Words of wisdom

Saturday, March 20, 2010

There is not enough time

There really isn't.  There are so many things I really, really want to do.  But having a family and a full-time job means very simply that many ... most of the things that I would love to spend some personal time on ... I can't.

Like sit down for hours a day and 'invent' things with LEGO.  Some people seem to have that kind of time (not a slam, because I am sure he has a real full-time job and kids, but I just don't know how people like http://tinkernology.blogspot.com/ find the time, yet he does some absolutely amazing stuff).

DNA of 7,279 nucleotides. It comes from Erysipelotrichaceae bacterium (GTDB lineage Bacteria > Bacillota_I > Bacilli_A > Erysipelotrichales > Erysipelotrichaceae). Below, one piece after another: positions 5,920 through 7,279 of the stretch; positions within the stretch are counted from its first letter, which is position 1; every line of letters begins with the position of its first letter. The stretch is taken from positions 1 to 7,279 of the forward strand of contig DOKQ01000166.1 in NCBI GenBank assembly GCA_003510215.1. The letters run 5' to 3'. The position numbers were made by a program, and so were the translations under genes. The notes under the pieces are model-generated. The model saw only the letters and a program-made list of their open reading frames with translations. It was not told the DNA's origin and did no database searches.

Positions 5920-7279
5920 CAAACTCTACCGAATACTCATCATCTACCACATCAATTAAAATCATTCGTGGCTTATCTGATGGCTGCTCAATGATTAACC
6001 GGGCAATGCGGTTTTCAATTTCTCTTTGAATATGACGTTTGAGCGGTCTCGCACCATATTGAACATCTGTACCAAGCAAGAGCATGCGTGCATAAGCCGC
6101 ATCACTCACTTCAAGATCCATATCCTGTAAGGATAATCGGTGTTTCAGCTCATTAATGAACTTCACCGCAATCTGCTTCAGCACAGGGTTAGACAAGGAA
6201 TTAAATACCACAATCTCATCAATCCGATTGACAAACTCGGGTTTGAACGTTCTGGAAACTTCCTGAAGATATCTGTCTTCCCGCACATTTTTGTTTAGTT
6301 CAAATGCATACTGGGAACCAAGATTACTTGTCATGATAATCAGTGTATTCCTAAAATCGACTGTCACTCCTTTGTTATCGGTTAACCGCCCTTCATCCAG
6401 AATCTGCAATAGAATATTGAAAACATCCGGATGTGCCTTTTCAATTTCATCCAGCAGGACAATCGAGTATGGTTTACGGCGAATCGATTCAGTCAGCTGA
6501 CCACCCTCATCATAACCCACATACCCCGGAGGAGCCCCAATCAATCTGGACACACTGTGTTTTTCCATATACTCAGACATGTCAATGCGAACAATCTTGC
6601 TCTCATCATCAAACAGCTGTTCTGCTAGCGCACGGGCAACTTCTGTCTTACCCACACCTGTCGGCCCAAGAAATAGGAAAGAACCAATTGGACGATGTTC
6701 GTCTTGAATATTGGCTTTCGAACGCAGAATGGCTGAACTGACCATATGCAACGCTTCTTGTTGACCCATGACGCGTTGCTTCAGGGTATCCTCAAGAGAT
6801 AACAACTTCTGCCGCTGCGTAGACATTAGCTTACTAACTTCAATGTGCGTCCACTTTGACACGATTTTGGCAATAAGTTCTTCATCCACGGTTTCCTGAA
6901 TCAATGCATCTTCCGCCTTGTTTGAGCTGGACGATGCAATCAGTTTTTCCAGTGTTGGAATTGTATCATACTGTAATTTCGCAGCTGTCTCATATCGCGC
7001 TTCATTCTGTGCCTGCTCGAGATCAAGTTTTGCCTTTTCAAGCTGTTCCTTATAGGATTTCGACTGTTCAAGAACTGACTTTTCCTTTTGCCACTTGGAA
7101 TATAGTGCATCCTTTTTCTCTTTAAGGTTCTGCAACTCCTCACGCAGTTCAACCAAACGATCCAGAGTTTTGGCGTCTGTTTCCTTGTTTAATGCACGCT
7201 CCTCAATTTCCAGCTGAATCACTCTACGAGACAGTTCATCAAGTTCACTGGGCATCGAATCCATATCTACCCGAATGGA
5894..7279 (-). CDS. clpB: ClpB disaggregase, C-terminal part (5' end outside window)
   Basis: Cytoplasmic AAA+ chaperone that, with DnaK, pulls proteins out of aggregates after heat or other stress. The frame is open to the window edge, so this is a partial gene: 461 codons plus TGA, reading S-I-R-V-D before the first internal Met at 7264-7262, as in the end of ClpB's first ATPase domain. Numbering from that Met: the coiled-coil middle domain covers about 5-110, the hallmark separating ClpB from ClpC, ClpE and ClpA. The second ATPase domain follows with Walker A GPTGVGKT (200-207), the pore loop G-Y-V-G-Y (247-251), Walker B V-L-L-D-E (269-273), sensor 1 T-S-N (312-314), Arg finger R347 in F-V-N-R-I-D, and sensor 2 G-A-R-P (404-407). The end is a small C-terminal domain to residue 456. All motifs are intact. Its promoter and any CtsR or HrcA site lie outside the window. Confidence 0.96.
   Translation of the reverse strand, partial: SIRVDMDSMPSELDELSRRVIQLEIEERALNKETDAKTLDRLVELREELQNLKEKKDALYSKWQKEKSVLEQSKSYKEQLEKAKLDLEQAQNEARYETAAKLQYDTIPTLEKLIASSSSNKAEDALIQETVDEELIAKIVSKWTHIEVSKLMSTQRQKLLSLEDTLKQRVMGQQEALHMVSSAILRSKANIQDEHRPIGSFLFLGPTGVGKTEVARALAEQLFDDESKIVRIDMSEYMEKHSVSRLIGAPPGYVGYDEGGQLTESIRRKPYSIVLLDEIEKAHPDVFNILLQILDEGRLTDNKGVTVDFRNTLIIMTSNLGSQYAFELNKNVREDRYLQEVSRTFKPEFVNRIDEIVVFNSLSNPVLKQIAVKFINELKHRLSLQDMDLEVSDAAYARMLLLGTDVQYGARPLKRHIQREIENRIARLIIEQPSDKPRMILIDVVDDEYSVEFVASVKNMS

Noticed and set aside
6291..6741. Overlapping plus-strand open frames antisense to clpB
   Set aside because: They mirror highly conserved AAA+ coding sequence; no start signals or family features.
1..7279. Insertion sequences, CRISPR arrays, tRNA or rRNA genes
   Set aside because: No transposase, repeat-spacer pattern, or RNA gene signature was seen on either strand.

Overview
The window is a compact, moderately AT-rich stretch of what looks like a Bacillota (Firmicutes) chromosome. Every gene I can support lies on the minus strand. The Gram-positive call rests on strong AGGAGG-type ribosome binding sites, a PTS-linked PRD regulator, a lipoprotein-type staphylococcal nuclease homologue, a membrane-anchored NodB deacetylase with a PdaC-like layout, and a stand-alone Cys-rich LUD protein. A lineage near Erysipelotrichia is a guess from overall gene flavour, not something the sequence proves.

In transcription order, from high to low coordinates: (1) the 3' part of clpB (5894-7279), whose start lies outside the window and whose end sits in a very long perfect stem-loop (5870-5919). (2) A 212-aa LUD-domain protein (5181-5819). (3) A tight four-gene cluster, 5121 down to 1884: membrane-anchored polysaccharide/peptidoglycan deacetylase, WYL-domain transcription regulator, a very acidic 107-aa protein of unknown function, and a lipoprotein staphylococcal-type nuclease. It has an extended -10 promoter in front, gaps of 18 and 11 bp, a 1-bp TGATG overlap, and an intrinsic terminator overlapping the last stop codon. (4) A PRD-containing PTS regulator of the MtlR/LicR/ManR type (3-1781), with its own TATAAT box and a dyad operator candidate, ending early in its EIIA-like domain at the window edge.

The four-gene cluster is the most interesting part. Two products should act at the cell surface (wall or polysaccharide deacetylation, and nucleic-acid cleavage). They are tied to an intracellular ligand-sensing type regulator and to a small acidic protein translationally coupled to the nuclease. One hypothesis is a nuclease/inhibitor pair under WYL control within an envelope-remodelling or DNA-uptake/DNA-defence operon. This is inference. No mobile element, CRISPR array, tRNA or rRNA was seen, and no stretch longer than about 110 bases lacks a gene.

Like spend much more time cooking, playing in the kitchen and out on our deck with our BBQ grill, learning and designing new cuisine ... I just re-read that and now see how funny the word "cuisine" sounds coming from me ... But I do love to cook.  Nothing too out-of-the-ordinary; I think the most unique food I have ever cooked myself was plantains.  I love watching Good Eats with Alton Brown and Primal Grill (formerly "Barbecue University") with Steven Raichlen.  I have several of each of their books and am very eager to try more of their recipes.  It is just plain fun to tinker with food, play with flavors and spices, design new rubs and marinades for the meats and veggies that we eat.  But pasta and various simple forms of chicken inevitably rule the day.  They are quick and easy ... as is the Chinese delivery guy ...